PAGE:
Summer is over and the nights are becoming longer. In addition, the increasing gloom on the weather front is matched by a similar gloom when it comes to the consumer.
The rise of double-digit inflation, with skyrocketing energy bills, has dominated headlines and driven UK consumer confidence, according to GfK, down to historic low levels.
Moreover, the consensual view is that there is more pain to come, with inflation set to rise further into 2023 and poorer households under mounting pressure.
Some suspect the downbeat mood music may be overdone – myself included. But if the worst of the economic predictions come to pass, how will the tech and media landscapes change?
NOT A NORMAL RECESSION
For a start, it is important to realise that any economic downturn is unlikely to hit all households equally. Poorer households will be the most impacted, with some wealthier households feeling much less of
The upshot is that advertising is unlikely to be as impacted as one might expect in a recession. The major advertisers, at least, have learnt their lessons from the global financial crisis when they went silent, requiring major brand building in the aftermath. Hence, many brands are likely to continue to spend, recognising both that the wealthier elements can spend and that any price increases cemented in place now have a permanent effect moving forwards.
In addition, a significant section of the population – especially the younger groups – are still in the midst of a post-lockdown ‘getting our lives back’ spending spree.
But if the agencies might hope to keep their heads above water, the picture could be different for online ad platforms. Though they are advertising dependent, their revenues are more reliant on smaller advertisers who may be more sensitive to a downturn than the big boys.
In addition, for the social media companies, there are growing anecdotal signs – plus comments from the companies themselves – of measurement and targeting issues when it comes to advertising. I would therefore expect that growth, at least for the social media players, will remain sluggish. Search is likely to benefit from continued strong demand as consumers, well, turn to search.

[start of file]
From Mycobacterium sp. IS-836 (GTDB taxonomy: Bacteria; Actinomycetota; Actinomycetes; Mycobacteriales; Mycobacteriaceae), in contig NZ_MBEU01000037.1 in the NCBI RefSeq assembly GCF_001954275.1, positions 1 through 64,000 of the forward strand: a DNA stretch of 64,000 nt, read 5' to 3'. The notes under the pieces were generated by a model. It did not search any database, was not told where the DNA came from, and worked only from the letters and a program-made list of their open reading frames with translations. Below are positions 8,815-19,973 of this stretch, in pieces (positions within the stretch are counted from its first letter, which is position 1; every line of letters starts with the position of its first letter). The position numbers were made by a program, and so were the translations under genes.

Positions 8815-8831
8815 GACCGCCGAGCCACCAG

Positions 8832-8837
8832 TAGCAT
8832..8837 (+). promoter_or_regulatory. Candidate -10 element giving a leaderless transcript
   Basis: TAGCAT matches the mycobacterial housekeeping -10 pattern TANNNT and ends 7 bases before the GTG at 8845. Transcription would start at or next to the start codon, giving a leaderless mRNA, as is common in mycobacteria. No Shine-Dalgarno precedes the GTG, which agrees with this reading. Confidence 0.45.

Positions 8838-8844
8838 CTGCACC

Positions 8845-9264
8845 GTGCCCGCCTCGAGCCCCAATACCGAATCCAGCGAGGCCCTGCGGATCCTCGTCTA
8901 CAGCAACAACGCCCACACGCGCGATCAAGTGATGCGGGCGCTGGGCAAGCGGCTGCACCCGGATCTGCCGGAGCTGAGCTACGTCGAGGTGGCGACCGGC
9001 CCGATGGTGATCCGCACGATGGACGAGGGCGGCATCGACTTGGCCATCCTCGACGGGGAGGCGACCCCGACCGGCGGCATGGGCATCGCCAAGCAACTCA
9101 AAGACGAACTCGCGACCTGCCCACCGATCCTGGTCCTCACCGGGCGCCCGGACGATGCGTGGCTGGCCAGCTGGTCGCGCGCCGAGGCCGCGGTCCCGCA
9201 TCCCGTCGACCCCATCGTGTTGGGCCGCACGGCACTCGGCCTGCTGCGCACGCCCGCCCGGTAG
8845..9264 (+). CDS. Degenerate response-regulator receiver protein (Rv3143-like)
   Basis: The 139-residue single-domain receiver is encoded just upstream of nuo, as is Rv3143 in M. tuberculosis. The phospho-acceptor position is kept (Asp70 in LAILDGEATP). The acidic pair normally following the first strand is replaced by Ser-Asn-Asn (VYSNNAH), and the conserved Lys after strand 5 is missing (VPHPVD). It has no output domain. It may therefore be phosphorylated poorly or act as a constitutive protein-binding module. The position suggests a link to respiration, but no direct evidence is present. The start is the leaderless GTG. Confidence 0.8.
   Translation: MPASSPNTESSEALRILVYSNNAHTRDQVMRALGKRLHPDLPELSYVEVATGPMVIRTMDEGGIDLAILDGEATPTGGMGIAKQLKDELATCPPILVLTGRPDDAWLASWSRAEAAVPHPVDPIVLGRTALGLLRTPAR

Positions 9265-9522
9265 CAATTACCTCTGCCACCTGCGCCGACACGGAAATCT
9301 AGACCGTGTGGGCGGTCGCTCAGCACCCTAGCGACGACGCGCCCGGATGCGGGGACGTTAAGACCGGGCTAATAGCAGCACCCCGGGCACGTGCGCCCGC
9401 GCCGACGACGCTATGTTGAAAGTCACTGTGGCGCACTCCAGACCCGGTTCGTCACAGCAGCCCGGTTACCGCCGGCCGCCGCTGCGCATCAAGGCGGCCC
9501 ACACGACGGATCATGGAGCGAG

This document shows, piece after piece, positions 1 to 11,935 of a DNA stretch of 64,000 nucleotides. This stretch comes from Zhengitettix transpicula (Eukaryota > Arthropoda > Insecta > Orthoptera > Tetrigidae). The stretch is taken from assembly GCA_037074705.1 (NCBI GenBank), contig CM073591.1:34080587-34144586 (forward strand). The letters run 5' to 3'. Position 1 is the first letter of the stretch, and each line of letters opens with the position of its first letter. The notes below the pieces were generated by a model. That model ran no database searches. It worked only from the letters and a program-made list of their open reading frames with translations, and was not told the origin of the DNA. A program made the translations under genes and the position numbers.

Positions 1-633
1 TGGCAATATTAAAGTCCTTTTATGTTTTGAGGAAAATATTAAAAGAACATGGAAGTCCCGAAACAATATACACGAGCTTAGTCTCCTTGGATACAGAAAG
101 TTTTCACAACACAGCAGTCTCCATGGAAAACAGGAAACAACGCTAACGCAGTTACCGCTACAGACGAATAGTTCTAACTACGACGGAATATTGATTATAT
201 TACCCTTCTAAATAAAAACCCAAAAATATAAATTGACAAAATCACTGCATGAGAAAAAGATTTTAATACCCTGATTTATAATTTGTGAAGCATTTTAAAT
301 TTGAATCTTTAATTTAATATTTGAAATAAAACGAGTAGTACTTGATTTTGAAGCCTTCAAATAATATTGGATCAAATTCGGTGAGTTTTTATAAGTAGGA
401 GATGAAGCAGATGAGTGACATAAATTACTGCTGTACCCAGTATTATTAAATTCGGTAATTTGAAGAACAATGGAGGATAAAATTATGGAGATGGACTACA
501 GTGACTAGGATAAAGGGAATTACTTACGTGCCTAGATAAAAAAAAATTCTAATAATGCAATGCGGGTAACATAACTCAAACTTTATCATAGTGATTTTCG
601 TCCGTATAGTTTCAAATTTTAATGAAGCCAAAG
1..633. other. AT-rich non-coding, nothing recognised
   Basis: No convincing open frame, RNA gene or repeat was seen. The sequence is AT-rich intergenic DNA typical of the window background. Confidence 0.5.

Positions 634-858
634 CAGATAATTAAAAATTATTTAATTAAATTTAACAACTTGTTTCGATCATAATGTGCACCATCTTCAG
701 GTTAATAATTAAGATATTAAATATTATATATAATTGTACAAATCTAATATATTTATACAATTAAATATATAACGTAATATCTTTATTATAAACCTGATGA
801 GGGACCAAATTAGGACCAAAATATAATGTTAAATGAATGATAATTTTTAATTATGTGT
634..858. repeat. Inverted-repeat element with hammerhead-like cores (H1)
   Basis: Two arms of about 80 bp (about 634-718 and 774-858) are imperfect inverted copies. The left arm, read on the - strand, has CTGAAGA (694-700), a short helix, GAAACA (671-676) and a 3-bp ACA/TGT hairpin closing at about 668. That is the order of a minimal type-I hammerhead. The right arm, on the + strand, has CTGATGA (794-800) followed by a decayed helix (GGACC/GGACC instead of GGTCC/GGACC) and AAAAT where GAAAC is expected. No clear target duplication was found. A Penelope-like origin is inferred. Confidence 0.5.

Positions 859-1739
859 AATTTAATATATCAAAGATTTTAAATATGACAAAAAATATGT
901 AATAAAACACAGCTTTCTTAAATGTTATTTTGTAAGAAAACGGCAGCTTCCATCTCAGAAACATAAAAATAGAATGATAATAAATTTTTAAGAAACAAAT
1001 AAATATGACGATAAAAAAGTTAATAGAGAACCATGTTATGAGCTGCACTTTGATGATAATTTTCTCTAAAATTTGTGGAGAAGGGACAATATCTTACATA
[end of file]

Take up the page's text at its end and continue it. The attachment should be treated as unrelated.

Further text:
However, for the traditional advertising platforms such as television, outdoor and radio, things may be relatively upbeat. That is not to say that these areas will see strong growth necessarily, but it is to say that their performance in 2023 may not be as weak as everyone would expect in an economic downturn. They may also be boosted by other causal factors – youngsters switching out of streamers for one – or by that post-lockdown desire to be outside.
STREAM OF DIFFICULTY
Speaking of the streamers, the economic downturn certainly appears to put ‘subscription video on demand’ services (SVOD) most at risk.
Subscriber growth at Netflix has stalled overall (although Disney+ is still growing). However, in the UK, data from Lloyds Bank shows that nearly 50 per cent of cancellations of subscription services over the nine months to March 2022 related to media subscription services, most of them in the SVOD space.
Music streaming services such as Spotify have continued to grow though and are likely to do so as customers view them as a “must have” product, although there may be a switch down to the free, advertising-funded product.
As for the traditional recession defensive plays? Professional publishing and online classified services – the Rightmoves and Autotraders of this world – are likely to continue to do relatively well, as they typically do in downturns.
But just as the world continues to throw up surprises, so may the media and tech world.
Ian Whittaker is twice City A.M. analyst of the year, a long-standing City media
and tech analyst, and founder of advisory firm Liberty Sky Advisers